In regards to using 3D printer for creating spares for Space station. Currently there may only be a few percent of spares needed that can be printed because ISS was never designed for spares to be printed in space. Future space stations will be designed to make the maximum use of 3D printers for spares manufacturing. This may involve rationalising materials so bulk of components are made from printable materials.
10 minutes into video on this link. Adam talks about Spacex 3D printing engine parts. http://forum.nasaspaceflight.com/index.php?topic=34774.msg1200447.msg#1200447
Lockheed are also embracing 3D printing.http://www.3ders.org/articles/20140519-lockheed-uses-3d-printing-and-virtual-pathfinding-to-lower-satellite-costs.html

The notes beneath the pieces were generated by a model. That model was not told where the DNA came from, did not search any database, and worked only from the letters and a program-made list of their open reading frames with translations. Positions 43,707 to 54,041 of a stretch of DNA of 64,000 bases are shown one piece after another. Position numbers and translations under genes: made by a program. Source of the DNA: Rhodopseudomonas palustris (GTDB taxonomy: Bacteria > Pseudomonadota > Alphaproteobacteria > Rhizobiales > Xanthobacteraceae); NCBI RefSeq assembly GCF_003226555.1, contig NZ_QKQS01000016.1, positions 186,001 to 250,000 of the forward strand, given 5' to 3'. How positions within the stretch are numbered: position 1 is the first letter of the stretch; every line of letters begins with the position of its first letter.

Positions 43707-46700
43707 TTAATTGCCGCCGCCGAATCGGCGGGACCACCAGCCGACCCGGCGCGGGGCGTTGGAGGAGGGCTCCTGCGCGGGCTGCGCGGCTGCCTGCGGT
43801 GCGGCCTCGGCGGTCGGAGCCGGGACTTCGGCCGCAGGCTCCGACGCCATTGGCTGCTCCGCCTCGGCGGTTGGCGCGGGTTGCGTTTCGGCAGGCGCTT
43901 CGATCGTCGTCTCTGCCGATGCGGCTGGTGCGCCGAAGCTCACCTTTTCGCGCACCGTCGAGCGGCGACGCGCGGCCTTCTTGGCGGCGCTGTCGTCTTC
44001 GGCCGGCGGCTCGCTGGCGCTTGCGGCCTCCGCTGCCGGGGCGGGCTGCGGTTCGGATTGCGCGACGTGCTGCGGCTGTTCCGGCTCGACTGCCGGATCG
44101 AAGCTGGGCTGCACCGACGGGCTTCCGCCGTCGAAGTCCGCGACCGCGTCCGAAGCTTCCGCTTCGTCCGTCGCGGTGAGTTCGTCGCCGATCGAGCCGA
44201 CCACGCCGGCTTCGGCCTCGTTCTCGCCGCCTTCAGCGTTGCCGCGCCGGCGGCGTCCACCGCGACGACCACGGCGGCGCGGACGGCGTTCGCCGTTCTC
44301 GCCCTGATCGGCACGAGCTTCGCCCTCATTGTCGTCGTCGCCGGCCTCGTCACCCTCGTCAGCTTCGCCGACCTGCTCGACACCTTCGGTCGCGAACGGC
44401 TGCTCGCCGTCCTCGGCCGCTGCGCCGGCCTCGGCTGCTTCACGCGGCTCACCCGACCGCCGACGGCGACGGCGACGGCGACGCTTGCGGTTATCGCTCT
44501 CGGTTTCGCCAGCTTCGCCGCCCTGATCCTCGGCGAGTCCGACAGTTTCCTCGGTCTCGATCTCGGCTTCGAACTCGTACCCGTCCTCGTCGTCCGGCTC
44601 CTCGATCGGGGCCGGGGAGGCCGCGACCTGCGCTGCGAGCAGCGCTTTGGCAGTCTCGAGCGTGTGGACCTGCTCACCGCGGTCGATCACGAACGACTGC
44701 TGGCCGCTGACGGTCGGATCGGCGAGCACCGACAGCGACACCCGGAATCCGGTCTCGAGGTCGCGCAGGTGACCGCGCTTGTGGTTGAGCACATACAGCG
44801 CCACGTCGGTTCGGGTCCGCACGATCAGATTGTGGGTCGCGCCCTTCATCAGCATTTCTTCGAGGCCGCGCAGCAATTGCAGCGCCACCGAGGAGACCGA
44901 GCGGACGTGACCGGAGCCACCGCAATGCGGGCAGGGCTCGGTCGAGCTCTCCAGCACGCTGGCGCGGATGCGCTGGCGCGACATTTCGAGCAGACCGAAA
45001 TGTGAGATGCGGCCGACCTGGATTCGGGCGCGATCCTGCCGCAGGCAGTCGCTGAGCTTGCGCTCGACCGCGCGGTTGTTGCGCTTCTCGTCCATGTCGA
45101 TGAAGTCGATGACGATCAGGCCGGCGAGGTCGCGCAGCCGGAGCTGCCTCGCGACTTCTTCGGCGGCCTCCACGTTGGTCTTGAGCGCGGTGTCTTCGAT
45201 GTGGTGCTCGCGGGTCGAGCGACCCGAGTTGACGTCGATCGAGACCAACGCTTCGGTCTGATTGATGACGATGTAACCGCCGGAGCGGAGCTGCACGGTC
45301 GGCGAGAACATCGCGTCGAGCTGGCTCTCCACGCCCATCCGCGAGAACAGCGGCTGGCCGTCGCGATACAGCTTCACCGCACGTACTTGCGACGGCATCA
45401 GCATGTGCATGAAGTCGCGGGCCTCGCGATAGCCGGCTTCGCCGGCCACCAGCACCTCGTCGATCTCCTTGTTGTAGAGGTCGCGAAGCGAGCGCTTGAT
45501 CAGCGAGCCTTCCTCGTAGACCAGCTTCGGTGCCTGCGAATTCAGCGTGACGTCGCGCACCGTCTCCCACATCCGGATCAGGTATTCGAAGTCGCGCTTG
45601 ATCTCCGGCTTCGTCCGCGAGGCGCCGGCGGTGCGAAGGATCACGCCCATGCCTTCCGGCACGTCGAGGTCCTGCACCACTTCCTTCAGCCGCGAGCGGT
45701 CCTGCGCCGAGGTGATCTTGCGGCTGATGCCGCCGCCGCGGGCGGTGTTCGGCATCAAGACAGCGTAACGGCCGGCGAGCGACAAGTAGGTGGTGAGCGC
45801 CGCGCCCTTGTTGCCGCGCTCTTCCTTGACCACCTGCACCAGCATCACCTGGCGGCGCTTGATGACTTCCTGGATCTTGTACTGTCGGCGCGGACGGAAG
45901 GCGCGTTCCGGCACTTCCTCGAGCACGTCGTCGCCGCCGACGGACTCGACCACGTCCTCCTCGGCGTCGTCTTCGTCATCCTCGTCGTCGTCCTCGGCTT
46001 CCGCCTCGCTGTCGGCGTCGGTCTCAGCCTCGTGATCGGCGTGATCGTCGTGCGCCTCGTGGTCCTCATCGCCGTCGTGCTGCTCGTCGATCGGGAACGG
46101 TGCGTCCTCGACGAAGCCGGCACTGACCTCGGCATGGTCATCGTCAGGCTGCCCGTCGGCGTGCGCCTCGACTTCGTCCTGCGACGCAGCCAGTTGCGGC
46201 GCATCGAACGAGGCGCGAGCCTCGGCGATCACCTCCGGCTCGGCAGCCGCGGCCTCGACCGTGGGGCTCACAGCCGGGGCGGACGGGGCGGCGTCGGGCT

Each SuperDraco produces 16,000 pounds of thrust and can be restarted multiple times if necessary. In addition, the engines have the ability to deep throttle, providing astronauts with precise control and enormous power. The SuperDraco engine chamber is manufactured using state-of-the-art direct metal laser sintering (DMLS), otherwise known as 3D printing. The chamber is regeneratively cooled and printed in Inconel, a high-performance superalloy that offers both high strength and toughness for increased reliability.“Through 3D printing, robust and high-performing engine parts can be created at a fraction of the cost and time of traditional manufacturing methods,” said Elon Musk, Chief Designer and CEO. “SpaceX is pushing the boundaries of what additive manufacturing can do in the 21st century, ultimately making our vehicles more efficient, reliable and robust than ever before.